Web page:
• The Kuwaiti law firm ICB has paid the international law firm Lewis Baach $1.5 million since 2012 to provide legal services for al-Kandari and a recently released Kuwaiti detainee, Fouzi al-Odah. Lewis Baach founder Eric Lewis represented al-Kandari at his recent PRB hearing. He has also met personally with Clifford Sloan and Paul Lewis, the special envoys for Guantanamo closure at the Departments of State and Defense, respectively.
  • The D.C.-based law firm NewinCo. Inc. has been paid $608,000 since 2012. Representatives of the firm met with State Department’s Sloan, the Defense Department’s Lewis, and other officials within the agency. In 2012, NewinCo lawyers discussed Gitmo policy with the staff of Jeh Johnson, the secretary of homeland security who was at the time the top attorney at the Defense Department.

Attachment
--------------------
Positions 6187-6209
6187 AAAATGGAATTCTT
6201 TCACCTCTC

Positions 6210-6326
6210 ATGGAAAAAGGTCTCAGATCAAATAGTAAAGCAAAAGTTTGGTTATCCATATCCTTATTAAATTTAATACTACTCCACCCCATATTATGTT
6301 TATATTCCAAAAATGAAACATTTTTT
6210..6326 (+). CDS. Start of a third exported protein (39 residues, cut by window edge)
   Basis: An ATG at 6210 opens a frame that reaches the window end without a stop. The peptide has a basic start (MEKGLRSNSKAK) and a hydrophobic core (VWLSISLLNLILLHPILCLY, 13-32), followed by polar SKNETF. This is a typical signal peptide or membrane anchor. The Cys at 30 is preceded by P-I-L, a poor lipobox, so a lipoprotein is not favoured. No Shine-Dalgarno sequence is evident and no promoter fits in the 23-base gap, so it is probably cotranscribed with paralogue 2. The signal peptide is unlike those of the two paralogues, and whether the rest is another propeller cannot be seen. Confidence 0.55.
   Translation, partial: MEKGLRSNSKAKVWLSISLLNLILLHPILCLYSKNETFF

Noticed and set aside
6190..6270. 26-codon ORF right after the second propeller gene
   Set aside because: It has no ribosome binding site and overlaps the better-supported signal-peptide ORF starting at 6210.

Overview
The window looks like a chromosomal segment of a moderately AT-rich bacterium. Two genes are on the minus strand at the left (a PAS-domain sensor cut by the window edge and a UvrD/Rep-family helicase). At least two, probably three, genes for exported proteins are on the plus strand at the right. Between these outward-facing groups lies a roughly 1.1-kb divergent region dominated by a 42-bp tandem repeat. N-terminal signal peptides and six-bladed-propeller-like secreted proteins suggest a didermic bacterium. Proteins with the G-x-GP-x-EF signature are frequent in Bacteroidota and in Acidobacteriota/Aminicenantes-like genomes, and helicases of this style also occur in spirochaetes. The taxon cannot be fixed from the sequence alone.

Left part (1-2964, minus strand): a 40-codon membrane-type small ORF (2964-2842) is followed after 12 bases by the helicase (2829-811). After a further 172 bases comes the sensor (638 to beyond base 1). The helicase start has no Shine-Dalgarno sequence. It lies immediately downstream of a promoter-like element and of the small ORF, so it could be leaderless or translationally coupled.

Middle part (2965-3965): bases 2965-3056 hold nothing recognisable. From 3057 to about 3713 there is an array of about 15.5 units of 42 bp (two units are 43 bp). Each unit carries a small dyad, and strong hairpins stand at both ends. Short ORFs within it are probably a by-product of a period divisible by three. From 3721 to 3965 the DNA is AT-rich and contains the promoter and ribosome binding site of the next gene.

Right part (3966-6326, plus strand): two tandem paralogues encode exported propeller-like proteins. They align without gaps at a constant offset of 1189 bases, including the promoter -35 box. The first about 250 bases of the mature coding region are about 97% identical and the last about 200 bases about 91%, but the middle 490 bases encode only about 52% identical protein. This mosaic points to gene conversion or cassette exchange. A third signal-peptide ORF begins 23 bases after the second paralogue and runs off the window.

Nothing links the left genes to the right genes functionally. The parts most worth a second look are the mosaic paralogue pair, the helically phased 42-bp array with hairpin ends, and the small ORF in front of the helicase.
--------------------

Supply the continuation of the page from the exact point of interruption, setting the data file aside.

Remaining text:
• Potomac Square Group has received $1,112,000 since 2011. The public relations firm was in contact with federal officials, members of Congress and news outlets like The New York Times and CNN.
  • ICB has paid Pillsbury Winthrop Shaw and Pittman more than $5 million since 2006 to lobby members of Congress and to meet with reporters from major national publications and TV networks.
  • The PR firm Levick Strategies was paid nearly $3.5 million between 2005 and 2012 by the Kuwaiti consortium. Records indicate Levick embarked on an aggressive public relations campaign by coordinating interviews about Gitmo detainees. Representatives of the firm also sought to place op-eds at various publications.
  • Arnold & Porter has been paid more than $1.5 million between 2005 and 2008. The international law firm met frequently with lawmakers and with congressional committees.
  • Shearman & Sterling was paid $1,050,000 in 2005 and 2006. Thomas Wilner, a partner at the international law firm, conducted numerous interviews with national media and wrote several op-eds about Gitmo policy, especially as it pertained to the Kuwaiti detainees.